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  • Staphylococcus
    ("cluster of berries")



Staph Infection
by Brian B. Carter, MS, LAc

Brian is the founder of the Pulse of Oriental Medicine, medical professor at Pacific College of Oriental Medicine, and author of Powerful Body, Peaceful Mind: How to Heal Yourself with Foods, Herbs, and Acupressure.

Brian Carter, acupuncturist, herbalist, and author

Staph (pronounced "staff") is short for the staphylococcus bacteria.

This little bacterium is very common (it lives on your skin), but when it enters your body through an cut or during surgery, it can cause an infection. Staph infections produce pus. Skin infections from staphylococcus include:

  • Folliculitis: Staph infections of hair follicles cause itchy, white, pus-filled bumps on your skin (often where people shave or have irritations from skin rubbing against clothes)
  • Boils: Infections deeper within hair follicles that leave large, frequently red inflammations (often occur on the face or neck)
  • Sties: Infection of the follicle surrounding the eyelashes, causing a sore red bump in the eyelid
  • Impetigo: The infection kids often get around their mouths and noses that causes blisters and red scabby skin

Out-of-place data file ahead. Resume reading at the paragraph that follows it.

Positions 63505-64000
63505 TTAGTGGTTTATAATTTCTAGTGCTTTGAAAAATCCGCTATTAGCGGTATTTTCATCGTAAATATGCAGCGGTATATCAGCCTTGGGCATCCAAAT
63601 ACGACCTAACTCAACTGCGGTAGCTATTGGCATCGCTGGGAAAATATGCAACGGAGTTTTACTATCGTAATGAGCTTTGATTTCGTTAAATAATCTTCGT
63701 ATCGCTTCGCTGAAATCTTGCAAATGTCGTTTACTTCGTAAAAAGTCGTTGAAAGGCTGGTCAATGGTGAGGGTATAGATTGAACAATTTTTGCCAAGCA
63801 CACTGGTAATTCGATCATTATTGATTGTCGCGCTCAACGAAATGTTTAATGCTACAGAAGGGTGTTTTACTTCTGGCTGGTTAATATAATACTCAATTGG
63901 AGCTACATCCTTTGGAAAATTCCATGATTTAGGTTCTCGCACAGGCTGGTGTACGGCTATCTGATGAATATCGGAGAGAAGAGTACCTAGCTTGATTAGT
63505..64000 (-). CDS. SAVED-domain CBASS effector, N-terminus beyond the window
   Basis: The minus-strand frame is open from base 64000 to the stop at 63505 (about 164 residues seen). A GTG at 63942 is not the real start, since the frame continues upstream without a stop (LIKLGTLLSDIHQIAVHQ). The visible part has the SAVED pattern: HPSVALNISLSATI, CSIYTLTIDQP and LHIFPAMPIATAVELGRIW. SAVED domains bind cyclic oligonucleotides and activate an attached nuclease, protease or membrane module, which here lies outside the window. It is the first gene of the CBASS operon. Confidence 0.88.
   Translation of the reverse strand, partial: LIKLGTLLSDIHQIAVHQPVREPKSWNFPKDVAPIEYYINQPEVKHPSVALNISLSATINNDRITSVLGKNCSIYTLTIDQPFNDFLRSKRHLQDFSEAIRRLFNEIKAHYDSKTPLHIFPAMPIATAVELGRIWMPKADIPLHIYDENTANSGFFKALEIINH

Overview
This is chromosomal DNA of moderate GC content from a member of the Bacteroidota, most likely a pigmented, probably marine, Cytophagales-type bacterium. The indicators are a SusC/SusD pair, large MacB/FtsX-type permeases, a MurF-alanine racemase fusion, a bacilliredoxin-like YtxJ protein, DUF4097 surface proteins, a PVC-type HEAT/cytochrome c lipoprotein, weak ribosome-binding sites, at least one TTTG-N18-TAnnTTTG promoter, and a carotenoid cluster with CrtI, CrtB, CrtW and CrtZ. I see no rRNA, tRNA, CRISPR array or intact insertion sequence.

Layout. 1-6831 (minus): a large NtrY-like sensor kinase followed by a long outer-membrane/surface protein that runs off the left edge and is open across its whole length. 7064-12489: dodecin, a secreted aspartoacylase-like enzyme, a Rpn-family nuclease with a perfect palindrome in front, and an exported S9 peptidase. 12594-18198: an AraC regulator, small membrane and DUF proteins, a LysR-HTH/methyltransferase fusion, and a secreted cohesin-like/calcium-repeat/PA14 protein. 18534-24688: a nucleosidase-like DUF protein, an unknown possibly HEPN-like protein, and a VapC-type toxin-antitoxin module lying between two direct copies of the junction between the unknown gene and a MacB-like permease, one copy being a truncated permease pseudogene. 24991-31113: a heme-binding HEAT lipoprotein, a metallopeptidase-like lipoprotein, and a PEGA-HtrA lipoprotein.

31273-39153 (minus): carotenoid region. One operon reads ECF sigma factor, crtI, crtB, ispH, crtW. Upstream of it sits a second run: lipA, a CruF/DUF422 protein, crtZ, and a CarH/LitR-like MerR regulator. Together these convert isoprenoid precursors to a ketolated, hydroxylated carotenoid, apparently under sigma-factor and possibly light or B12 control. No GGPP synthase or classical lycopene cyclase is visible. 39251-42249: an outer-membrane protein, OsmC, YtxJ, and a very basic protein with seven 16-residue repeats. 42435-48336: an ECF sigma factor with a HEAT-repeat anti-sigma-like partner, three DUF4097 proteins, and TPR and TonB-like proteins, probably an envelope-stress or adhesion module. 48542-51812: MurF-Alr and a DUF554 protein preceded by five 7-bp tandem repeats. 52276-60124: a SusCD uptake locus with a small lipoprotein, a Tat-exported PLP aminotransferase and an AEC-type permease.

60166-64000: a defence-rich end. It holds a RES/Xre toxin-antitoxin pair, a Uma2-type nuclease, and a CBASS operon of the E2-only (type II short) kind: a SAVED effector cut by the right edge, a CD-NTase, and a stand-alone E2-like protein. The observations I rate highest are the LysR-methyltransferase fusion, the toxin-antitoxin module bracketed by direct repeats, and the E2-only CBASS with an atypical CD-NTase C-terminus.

• Abscesses: Infection characterized by pus and swelling that can occur in the skin and in any other organ.

Staph infection is also the leading cause of food poisoning, can be to blame for larger life threatening conditions, such as Toxic Shock Syndrome (TSS), pneumonia, bone infections (osteomyelitis), mastitis in nursing mothers, endocarditis (infection of the inside of the heart), and bacteremia (blood infection). Healthy people usually don't become severely ill from staph infections, but those at special risk, who have weakened immune systems, include:

Health care professionals can determine that it's a staph infection by taking a culture (a swab with a giant Q-tip) from the infected site. Once staph is diagnosed, your provider prescribes antibiotics that kill that specific bacterial strain.

Hospitals are trying to stop staph infections, because most hospital patients are at risk, and because drug-resistant strains of staph (versions of the bacteria not vulnerable to the antibiotics used to treat staph infections) are becoming more common. People with resistant staph infections may require hospitalization to receive antibiotics through an IV or by injection.

As far as we know, however, bacteria do not develop resistance to the complex natural antibiotics in herbs.
For more on natural antibiotics and antivirals, click here.

Preventative measures include careful treatment of all skin conditions, including wound care after trauma or surgery, IV drug users taking precautions when injecting, and people with special risk factors being attentive to early symptoms of staph.

More info about staph infections:

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About The PULSE
All information herein provided is for educational use only and not meant to substitute for the advice of appropriate local experts and authorities.

Copyright 1999-2074, Pulse Media International, Brian Carter, MSci, LAc, Editor